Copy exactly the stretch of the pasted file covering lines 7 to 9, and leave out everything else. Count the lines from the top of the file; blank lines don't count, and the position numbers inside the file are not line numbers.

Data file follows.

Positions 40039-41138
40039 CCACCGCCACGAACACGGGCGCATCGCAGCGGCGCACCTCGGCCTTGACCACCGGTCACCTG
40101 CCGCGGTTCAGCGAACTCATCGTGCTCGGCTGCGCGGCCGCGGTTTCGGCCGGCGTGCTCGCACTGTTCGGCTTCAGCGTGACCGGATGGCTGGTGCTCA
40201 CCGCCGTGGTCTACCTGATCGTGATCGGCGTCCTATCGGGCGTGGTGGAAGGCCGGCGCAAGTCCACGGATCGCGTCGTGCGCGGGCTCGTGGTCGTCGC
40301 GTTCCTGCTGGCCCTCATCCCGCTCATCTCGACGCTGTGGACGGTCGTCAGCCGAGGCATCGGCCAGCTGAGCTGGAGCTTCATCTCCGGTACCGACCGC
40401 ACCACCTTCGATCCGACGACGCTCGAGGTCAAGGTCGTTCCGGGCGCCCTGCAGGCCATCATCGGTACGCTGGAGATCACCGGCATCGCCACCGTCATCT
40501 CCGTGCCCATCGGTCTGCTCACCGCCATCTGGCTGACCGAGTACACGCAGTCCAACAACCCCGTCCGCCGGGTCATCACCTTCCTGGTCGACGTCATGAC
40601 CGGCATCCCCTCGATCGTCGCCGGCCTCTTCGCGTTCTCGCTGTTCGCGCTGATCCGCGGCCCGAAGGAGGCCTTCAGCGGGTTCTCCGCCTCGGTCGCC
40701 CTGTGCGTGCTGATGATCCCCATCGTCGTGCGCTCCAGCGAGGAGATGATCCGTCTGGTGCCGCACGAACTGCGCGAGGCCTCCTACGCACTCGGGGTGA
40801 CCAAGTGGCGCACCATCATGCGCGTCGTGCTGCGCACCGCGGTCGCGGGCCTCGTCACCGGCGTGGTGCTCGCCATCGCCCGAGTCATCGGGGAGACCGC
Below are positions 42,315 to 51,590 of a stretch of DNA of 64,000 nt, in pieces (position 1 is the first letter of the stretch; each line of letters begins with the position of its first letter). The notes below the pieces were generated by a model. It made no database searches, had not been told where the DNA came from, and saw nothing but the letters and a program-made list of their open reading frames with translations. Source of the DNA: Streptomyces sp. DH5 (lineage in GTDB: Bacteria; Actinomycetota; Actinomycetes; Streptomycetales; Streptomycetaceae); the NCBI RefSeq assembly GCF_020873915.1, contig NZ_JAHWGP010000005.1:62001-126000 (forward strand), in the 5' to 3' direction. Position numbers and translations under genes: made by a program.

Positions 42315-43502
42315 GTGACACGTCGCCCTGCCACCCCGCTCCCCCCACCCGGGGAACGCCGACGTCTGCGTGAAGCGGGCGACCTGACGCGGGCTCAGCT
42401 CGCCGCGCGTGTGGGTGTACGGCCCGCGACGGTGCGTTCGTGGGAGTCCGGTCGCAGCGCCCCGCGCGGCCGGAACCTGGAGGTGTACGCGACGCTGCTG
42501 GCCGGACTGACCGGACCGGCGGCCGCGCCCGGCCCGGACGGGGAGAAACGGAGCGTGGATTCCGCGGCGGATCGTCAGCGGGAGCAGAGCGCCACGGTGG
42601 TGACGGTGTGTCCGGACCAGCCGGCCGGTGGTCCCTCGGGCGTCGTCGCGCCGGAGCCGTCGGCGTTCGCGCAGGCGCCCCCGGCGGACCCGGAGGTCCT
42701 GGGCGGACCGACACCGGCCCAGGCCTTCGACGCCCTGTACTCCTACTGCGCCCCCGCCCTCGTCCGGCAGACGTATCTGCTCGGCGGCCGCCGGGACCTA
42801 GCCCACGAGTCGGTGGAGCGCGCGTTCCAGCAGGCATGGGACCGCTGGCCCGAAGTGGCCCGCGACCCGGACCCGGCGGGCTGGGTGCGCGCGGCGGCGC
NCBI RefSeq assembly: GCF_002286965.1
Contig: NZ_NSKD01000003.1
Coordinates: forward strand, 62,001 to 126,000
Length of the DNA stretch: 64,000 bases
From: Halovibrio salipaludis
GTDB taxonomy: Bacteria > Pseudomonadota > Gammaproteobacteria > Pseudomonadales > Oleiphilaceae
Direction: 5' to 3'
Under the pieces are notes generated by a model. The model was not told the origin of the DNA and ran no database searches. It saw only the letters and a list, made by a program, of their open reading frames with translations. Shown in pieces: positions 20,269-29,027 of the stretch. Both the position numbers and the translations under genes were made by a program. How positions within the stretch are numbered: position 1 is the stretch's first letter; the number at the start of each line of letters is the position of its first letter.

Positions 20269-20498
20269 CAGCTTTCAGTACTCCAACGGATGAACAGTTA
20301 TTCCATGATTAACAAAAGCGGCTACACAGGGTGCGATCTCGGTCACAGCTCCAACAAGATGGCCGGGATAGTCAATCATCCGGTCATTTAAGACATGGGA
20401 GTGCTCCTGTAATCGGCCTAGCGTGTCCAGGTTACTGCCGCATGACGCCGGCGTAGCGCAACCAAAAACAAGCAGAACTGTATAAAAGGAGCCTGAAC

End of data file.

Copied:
40501 CCGTGCCCATCGGTCTGCTCACCGCCATCTGGCTGACCGAGTACACGCAGTCCAACAACCCCGTCCGCCGGGTCATCACCTTCCTGGTCGACGTCATGAC
40601 CGGCATCCCCTCGATCGTCGCCGGCCTCTTCGCGTTCTCGCTGTTCGCGCTGATCCGCGGCCCGAAGGAGGCCTTCAGCGGGTTCTCCGCCTCGGTCGCC
40701 CTGTGCGTGCTGATGATCCCCATCGTCGTGCGCTCCAGCGAGGAGATGATCCGTCTGGTGCCGCACGAACTGCGCGAGGCCTCCTACGCACTCGGGGTGA